I have been working for a company for a few years now. They moved to an Unlimited PTO policy just as I joined. It was heavily promoted in the recruiting stage.
Things went fine the first couple of years. I took the typical PTO breaks—December holiday time, a couple of days in the spring when my kids had a break, around 10 to 14 days in the summer—nothing that exceeded the number of vacation days I would have taken in the old model.
I work on a great team. We have always talked about time off and who would cover for the person who was out. We also have generally checked in and made ourselves available when we’ve been on PTO if there is potential for a problem. There has never been an issue.
We got a new boss about a year ago. He is a stickler for clearing PTO, which is fine—except that whenever I put in for time off, he denies my request. This has happened a couple of times now.
He always has a different reason—the launch of a new project, heavy workloads, someone else had already requested that time (even though no one said they had). Everyone on our team has experienced this. It’s getting to the point that instead of asking, some colleagues are simply calling in sick when they need to be out.
This is stressing me out. My mother-in-law is planning a big family reunion late this summer, and my wife has made it clear that attending is not optional. But now I am afraid to even ask. Help!
This sounds frustrating indeed. Some managers get very anxious at the prospect of a team member being out. If I have this right, it sounds like you would be asking for this time about two and a half months beforehand. It would be absurd for your boss to deny you.
So, I say, ask now. The longer you wait, the greater the risk of being denied. Make it clear that you need the time for a family event and that it will create a real problem if you don’t attend. Explain that the team has always been super cooperative when it comes to covering for each other when they take PTO, and that you will make sure to cover all contingencies before you go.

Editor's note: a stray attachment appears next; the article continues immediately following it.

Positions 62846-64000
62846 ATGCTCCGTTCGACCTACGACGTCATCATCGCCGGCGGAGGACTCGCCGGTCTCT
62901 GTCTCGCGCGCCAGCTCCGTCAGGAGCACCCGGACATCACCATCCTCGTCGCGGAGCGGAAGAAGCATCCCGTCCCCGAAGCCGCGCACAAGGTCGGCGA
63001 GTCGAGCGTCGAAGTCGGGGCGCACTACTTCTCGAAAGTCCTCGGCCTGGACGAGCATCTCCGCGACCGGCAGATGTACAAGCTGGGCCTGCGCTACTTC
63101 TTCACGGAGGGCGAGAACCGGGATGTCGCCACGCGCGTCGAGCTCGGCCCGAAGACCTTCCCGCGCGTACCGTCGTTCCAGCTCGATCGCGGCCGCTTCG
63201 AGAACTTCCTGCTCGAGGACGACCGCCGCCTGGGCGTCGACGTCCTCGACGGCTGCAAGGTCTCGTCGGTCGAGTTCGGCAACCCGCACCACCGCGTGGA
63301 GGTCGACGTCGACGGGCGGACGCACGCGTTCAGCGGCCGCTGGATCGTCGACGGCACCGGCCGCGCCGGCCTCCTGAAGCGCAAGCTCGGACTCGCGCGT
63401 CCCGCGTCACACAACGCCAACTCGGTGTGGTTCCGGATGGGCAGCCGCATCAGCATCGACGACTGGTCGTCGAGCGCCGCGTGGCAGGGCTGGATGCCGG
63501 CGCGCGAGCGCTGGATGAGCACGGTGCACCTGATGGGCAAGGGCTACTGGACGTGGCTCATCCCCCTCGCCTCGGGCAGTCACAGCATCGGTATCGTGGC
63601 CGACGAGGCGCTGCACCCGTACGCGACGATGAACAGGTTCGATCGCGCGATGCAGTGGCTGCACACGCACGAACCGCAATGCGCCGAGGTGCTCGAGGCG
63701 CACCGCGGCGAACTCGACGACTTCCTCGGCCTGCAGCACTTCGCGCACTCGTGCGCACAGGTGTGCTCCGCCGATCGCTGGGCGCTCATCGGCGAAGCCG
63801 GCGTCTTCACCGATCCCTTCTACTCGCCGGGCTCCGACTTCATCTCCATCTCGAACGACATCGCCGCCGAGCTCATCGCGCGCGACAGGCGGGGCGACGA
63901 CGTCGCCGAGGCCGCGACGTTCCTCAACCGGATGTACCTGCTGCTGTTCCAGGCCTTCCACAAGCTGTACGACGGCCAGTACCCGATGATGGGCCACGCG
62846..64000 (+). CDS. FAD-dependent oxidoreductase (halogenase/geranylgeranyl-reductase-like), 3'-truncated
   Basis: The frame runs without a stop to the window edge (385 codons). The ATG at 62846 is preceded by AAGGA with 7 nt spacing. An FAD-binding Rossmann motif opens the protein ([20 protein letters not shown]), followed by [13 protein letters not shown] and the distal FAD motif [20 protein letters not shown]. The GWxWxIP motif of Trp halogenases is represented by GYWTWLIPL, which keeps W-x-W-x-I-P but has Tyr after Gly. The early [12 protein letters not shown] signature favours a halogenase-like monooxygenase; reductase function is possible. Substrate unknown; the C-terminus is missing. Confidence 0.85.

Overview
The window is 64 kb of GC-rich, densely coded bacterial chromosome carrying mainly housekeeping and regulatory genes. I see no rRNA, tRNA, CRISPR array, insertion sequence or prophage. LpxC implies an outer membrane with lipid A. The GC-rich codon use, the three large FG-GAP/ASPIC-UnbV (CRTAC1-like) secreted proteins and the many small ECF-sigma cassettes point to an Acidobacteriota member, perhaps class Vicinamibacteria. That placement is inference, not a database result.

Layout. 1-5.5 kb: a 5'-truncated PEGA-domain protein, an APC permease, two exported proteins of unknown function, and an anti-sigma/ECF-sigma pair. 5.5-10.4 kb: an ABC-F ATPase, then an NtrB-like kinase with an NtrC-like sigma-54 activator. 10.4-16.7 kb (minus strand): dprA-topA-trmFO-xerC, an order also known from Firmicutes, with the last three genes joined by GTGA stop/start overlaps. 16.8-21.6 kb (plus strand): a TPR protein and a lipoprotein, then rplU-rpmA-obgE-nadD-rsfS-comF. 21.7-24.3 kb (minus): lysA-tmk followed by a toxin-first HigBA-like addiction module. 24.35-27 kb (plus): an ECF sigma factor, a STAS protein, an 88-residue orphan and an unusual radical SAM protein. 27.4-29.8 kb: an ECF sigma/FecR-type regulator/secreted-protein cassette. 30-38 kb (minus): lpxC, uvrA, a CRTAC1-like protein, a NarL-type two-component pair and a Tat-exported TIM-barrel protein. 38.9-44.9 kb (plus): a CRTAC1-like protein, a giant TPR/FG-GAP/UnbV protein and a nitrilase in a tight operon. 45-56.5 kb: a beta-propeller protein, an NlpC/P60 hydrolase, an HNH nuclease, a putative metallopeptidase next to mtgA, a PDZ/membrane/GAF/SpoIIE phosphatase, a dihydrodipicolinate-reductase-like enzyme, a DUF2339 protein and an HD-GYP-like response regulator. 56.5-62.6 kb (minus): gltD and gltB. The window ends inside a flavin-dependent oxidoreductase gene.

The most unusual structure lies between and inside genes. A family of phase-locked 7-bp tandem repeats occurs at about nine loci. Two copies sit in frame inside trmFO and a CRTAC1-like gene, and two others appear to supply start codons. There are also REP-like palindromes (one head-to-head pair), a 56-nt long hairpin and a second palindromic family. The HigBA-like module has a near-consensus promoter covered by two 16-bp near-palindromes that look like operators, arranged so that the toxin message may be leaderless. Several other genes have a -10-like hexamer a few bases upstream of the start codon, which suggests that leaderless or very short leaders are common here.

If that fails, the next step would be to have a conversation with your manager to understand the reasoning behind the denial. If he claims that somebody has already asked (unlikely), ask who it is, and maybe you can negotiate the dates with that person, if their plans aren’t set in stone.
If that gets you nowhere, it will be time to go to HR. The statistics show that employees tend to take less time under the new Unlimited PTO policies than they did under the old model that set the number of days off. The fact is that people need to take vacation. Not just taking time away from work but still checking in; I mean a real don’t-even-think-about-work vacation. Any decent HR group will know this and should offer proper guidance and support to your manager.
It is possible that your manager doesn’t understand the PTO policy or he worries that if his team appears to take too much time it will reflect badly on him. We can speculate all day long, but it would be up to the HR business partner to get to the root of your manager’s reluctance to let anyone take time off.
Based on what I have read, asking for time off with plenty of notice should work to get you the time you need. You can read here about your rights, but remember that every state and country has different laws.
Don’t let your previous experience delay your making the request. Ask now and get HR involved quickly if you are denied. Lean on the recruiting promises if you need to. If you get no joy, you might consider working for a company that sees their employees as human beings, not machines.
There are already enough reasons to get stressed out these days. Adding the potential wrath of your spouse and her family to it just makes no sense at all. If your company will not support your need to take care of yourself, find one that will.
Madeleine Homan Blanchard is a master certified coach, author, speaker, and cofounder of Blanchard Coaching Services. Madeleine’s Advice for the Well Intentioned Manager is a regular Saturday feature for a very select group: well intentioned managers. Leadership is hard—and the more you care, the harder it gets. Join us here each week for insight, resources, and conversation.
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